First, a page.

similar circumstances. The first was in
ls4 and the second a few years later. Both
were freight trains and hot h were derai led
by wreckers. The latest reports from the
TojH-ka and Kansas City hospitals say that
the woi.nded are all resting well and that
the injuries of none except those named
is likely to prove fatal.
TWELVE PERSONS CREMATED.
frightful Wreck on the V., Ft. XV. and C,
Near Shreve, O.
Wimistkk. O., Sept. 22. The most fearful
wreck that has occurred on the Fort Wayne
road in years took place one and a half
miles west of Shreve at 3 o'clock yesterday
morning, when train Xo. 8. east-liound, col
lided wi;h the first section of west-liound
freight Xo. ". The charred remains of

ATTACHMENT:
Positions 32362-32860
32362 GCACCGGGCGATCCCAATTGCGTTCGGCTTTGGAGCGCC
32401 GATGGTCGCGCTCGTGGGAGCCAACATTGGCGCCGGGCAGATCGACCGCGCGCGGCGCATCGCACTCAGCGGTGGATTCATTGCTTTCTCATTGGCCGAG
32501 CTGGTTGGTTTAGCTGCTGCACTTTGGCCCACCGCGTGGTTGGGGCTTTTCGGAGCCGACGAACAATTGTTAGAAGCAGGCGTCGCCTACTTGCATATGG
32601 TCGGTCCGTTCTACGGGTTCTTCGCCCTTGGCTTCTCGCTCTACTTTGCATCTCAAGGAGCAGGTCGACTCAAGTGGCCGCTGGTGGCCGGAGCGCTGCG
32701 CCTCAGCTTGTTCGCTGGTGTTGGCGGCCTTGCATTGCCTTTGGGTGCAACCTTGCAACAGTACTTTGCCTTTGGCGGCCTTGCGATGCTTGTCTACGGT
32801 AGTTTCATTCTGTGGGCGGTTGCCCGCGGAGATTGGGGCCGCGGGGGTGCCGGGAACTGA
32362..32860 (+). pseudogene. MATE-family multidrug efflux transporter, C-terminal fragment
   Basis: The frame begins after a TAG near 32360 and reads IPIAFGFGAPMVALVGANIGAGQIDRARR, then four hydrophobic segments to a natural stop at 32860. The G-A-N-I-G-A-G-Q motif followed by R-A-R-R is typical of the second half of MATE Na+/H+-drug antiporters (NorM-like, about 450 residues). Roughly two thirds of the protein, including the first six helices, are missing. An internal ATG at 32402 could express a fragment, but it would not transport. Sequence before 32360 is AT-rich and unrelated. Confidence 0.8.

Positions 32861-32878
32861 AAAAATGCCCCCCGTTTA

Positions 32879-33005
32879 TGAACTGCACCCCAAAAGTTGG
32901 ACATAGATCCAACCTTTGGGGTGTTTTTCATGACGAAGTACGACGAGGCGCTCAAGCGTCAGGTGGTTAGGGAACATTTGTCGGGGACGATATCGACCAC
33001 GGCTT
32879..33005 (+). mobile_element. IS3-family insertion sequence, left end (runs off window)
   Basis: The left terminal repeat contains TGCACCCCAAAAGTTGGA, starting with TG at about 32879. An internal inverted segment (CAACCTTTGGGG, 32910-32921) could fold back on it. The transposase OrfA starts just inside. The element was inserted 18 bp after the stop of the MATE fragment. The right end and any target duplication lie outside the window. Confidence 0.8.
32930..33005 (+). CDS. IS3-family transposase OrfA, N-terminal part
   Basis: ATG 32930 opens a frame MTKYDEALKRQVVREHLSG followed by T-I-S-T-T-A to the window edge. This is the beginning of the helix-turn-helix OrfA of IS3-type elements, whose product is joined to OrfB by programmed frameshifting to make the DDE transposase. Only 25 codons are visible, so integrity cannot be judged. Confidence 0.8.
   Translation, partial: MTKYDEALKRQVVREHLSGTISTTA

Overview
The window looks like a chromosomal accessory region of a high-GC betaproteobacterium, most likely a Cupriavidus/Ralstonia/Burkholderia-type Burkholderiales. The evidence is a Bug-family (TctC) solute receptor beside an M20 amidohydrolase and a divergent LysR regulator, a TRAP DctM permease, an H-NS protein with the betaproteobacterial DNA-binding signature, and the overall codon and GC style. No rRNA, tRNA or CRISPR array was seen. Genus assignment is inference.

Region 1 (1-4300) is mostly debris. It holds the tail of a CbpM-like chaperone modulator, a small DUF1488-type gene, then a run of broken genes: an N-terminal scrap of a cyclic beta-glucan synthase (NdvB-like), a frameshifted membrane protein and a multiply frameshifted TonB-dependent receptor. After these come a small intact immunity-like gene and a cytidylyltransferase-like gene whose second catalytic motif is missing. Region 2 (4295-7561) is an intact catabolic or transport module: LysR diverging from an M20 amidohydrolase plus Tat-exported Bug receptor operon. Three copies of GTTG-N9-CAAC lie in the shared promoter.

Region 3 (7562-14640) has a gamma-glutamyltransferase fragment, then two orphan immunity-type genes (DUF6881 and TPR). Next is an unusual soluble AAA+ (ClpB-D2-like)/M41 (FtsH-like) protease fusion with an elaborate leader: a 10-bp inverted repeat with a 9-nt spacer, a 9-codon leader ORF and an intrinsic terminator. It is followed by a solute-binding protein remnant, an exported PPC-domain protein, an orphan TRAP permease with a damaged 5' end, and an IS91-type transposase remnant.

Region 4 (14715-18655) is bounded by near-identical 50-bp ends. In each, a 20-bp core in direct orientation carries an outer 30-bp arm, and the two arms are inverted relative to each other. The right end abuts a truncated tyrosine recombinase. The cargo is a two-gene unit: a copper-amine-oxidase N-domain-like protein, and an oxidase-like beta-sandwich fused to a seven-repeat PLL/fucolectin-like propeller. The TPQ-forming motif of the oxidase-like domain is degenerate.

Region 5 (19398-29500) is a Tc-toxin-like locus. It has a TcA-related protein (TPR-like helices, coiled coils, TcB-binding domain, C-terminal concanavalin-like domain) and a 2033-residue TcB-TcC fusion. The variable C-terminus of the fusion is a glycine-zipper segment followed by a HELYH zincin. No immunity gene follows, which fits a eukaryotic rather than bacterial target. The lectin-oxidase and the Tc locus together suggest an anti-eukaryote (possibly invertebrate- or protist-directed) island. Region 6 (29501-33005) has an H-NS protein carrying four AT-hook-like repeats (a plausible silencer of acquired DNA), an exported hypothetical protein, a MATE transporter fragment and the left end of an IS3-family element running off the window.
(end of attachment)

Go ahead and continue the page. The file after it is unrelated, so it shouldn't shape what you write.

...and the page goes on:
tv. -five nrs ms have been taken from the
wreck and it is lielicved that theie are some
other st ill buried. Four of the dead were
railway Mistal clerks, two firemen, three
ladies anil two children and a hrakeman.
All tl:e bodies thus far "taken from the
wreck were burned and charred licyond .nil
recognition. Fire broke out almost in
stantly, burning two mail cars, one smoker,
otw passenger coach and three freight cars.
Half-a-dozen persons were badly injured,
N:t all were able to proceed to their homes.
A List or the Cremated.
The wreck trains were stopped by the
heap of ruins, red hot from the terrible fin?,
und owing to the impossibility of getting
water the wreck hands were able to do but
little to clear up the debris. Passengers
who escaped say the cries of the imprisoned
victims were simply agonizing. Engineers
on both trains jumxed. one having his legs
broken and the other escaping without in
jury. The twelve lKidies taken from the
wrecked train are those of George Smith,
fireman, of Crestline; J. D. Patterson, of
Beaver Falls. Pa.: J. C. Mann, of Chicago;